Journal of Neurosurgery, Ahead of Print.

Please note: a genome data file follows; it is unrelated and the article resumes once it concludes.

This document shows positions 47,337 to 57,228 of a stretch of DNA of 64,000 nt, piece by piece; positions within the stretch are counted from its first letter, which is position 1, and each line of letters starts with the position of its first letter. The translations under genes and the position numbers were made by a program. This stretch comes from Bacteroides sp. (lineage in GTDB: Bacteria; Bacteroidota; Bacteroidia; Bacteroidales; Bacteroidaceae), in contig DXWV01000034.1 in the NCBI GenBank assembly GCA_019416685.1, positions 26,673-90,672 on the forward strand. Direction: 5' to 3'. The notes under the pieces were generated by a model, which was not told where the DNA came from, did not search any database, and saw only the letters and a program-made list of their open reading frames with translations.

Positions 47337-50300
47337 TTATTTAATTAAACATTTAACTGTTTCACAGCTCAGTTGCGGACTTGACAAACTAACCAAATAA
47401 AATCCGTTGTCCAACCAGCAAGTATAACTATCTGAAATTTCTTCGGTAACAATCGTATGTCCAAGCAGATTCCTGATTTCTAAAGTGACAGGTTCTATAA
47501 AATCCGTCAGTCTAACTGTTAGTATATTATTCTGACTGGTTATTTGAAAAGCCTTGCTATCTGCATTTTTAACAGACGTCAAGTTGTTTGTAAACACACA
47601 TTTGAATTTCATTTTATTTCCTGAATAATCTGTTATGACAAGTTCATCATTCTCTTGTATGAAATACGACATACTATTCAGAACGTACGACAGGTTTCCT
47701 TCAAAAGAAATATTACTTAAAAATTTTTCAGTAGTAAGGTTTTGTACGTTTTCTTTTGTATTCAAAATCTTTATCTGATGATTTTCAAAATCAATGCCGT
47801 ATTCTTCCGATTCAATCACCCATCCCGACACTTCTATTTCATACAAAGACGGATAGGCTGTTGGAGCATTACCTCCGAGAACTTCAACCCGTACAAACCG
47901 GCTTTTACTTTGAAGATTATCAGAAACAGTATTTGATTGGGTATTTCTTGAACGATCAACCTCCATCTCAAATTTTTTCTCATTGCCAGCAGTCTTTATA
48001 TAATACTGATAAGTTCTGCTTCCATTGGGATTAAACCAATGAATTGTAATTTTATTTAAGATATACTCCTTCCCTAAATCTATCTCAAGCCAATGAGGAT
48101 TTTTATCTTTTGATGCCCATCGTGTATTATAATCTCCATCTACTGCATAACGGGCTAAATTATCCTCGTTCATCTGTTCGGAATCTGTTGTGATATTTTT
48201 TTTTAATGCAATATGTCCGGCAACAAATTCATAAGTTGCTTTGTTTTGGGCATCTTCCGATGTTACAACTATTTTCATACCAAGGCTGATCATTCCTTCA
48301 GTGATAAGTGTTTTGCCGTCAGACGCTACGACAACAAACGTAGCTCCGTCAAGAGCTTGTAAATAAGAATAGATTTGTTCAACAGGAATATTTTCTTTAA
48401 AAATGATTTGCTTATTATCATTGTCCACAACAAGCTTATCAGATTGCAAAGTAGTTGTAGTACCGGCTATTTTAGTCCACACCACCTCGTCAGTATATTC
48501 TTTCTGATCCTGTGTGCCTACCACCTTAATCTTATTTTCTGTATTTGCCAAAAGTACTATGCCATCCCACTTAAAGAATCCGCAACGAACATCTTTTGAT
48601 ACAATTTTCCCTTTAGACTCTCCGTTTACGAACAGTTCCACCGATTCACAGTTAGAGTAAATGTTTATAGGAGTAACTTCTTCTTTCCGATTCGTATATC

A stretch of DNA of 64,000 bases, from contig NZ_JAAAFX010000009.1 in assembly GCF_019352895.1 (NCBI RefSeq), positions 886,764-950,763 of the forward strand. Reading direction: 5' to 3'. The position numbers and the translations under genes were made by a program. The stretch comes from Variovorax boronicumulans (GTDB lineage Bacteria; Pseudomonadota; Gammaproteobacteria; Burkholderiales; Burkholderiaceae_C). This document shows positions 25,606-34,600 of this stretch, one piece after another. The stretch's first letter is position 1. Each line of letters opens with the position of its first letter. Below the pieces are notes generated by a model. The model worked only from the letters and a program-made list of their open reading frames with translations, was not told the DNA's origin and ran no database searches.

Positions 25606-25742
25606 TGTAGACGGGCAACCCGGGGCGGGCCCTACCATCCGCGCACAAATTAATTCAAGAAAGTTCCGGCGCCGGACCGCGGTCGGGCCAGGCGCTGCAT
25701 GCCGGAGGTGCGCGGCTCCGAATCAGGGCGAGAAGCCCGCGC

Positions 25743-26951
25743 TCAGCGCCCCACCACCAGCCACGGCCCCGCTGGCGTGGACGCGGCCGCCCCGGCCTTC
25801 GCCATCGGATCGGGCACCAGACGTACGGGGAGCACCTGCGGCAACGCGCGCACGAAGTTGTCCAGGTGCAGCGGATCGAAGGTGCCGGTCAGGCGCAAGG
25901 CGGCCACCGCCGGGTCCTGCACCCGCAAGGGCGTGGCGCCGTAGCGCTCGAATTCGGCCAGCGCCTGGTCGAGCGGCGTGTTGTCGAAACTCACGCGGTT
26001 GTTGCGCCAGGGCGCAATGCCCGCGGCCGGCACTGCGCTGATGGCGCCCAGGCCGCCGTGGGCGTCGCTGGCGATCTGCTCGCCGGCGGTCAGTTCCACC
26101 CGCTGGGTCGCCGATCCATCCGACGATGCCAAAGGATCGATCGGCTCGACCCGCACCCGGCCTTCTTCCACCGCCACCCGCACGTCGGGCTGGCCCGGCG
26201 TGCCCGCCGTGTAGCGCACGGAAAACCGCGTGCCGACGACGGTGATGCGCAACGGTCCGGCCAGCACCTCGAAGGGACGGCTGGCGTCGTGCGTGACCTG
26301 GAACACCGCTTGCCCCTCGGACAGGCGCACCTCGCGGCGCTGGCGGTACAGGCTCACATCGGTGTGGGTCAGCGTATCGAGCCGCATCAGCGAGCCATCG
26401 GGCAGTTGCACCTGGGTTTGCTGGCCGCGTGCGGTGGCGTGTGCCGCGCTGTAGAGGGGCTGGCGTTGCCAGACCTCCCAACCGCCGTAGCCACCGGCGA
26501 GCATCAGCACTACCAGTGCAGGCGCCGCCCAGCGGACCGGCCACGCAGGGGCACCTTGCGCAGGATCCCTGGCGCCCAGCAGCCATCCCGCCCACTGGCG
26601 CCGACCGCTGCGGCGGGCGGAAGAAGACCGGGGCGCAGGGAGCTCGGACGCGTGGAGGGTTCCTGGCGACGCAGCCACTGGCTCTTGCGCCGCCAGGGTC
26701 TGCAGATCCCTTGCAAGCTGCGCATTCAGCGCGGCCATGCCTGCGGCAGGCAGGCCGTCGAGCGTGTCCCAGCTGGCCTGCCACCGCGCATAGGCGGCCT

Intraoperative 3D recognition of the motor tract is indispensable to avoiding neural fiber injury in brain tumor surgery. However, precise localization of the tracts is sometimes difficult with conventional mapping methods. Thus, the authors developed a novel brain mapping method that enables the 3D recognition of the motor tract for intrinsic brain tumor surgeries. This technique was performed in 40 consecutive patients with gliomas adjacent to motor tracts that have a risk of intraoperative pyramidal tract damage. Motor tracts were electrically stimulated and identified by a handheld brain-mapping probe, the NY Tract Finder (NYTF). Sixteen-gauge plastic tubes were mounted onto the NYTF and inserted in the estimated direction of the motor tract with reference to navigational information. Only the NYTF was removed, leaving the plastic tubes in their places, immediately after muscle motor evoked potentials were recorded at the minimum stimulation current. Motor tracts were electrically identified in all cases. Three-dimensional information on the position of motor tracts was given by plastic tubes that were neurophysiologically placed. Tips of tubes showed the resection limit during tumor removal. Safe tumor resection with an arbitrary safety margin can be performed by adjusting the length of the plastic tubes. The motor tract positioning method enabled the 3D recognition of the motor tract by surgeons and provided for safe resection of tumors. Tumor resections were performed safely before damaging motor tracts, without any postoperative neurological deterioration.